What did Paul mean in 1 Corinthians 7:14 when he said, “For the unbelieving husband is made holy because of his wife, and the unbelieving wife is made holy because of her husband. Otherwise your children would be unclean, but as it is, they are holy”? This verse has perplexed many Christians throughout the centuries and paedobaptists use this verse to support infant baptism since they argue that the holiness Paul speaks of demonstrates that the infant children of believers are part of the covenant community and therefore are deserving of the signs of the covenant. Despite the confusion, the answer to what “holy” means here is obvious from the context of the verse. Paul is addressing the question of whether or not a Christian should leave her unbelieving spouse and children. His answer is a resounding “no” and verse 14 gives the reason why.
The point that Paul is making is simply this: unlike in Ezra 10 and Nehemiah 13 when the Israelites had to forsake their pagan wives and children, a believing husband should not leave his unbelieving wife and children because the marriage is truly valid in God’s sight and therefore your children are legitimately yours and not illegitimate. A similar use of “holy” is found in 1 Timothy 4:5 in reference to acceptable food that would of been unclean prior to the coming of Christ: “For it is made holy by the word of God and prayer.” God’s Word now declares that all food is clean (Mark 7:19). There are no more food laws binding on the New Testament Christian and the Old Testament laws concerning the invalidity of mixed marriages are not binding on Christians today though Christians are instructed to only marry in the Lord (1 Cor 7:39).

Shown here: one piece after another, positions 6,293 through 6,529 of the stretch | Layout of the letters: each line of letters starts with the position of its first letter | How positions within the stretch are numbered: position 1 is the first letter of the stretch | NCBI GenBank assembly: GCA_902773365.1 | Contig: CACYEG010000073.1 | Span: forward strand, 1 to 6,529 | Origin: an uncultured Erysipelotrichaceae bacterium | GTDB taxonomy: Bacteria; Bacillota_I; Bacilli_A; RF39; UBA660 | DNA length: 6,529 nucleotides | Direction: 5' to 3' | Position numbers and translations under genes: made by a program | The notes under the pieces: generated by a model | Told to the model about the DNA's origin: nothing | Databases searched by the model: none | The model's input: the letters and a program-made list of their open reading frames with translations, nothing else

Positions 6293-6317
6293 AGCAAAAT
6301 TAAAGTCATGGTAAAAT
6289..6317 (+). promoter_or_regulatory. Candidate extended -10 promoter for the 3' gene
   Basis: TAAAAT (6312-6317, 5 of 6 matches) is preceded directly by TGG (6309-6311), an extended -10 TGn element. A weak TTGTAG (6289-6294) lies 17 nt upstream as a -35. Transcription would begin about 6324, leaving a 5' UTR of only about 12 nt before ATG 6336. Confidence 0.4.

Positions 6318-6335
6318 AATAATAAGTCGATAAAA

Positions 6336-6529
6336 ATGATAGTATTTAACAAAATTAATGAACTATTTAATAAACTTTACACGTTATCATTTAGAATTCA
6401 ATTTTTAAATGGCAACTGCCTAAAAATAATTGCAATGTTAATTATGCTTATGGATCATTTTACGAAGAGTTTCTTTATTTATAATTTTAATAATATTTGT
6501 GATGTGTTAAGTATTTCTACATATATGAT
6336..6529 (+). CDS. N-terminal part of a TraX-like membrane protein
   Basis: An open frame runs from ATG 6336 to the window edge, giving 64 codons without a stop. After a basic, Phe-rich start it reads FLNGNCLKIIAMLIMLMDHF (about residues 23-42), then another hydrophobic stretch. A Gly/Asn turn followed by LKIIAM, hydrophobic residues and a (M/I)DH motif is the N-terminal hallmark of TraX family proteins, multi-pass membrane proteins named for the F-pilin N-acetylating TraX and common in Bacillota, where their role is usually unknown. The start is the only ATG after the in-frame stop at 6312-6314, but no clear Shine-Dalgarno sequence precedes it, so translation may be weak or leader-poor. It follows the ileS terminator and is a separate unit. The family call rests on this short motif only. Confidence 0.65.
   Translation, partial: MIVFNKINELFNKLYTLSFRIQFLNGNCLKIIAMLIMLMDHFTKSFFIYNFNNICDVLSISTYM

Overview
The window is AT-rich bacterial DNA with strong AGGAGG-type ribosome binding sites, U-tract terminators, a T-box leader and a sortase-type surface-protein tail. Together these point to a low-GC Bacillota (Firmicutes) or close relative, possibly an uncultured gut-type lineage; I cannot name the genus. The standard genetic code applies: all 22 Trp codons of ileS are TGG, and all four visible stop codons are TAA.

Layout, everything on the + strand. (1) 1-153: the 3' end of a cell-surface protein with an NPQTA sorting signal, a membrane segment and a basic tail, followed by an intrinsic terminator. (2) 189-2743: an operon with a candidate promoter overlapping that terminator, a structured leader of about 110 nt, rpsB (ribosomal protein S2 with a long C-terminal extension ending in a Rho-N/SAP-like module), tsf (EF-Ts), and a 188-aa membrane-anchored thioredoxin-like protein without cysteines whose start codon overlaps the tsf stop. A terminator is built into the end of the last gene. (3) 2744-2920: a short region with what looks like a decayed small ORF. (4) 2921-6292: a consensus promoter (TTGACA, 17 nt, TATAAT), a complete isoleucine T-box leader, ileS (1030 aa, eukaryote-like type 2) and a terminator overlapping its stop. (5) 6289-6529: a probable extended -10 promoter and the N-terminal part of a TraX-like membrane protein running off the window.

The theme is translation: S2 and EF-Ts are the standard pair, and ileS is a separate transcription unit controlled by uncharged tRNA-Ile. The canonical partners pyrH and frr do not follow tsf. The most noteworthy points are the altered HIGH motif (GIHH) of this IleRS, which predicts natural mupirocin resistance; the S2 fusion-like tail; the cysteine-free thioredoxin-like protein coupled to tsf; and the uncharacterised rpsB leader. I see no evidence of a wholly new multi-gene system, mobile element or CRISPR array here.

This means that these children are legally the children of the believing spouse and not illegitimate offspring. This use of “holy” is similar to the Hebrew term kosher describing that which is acceptable or allowed. If the marriage was not valid (like the mixed marriages of Ezra and Nehemiah), then the children born would be illegitimate and have to be sent away. But on the contrary, Christians are not Old Testament Jews living in a theocracy, but individuals called to dwell in the midst of an unbelieving world; to be a light shining in the darkness. For a Christian to forsake his children would bring reproach upon the gospel.
The paedobaptist argument based on this text is also invalid since the unbelieving spouse is likewise called holy since Paul uses the verbal form of the same word that is used to describe the children. If the children are to be baptized because they are holy, then the unbelieving spouse should also be baptized because he or she is holy too! As Abraham Booth explains, “If, then, that sanctification of the unbelieving husband gives him no claim to baptism, the holiness thence arising cannot invest his children with such a right.”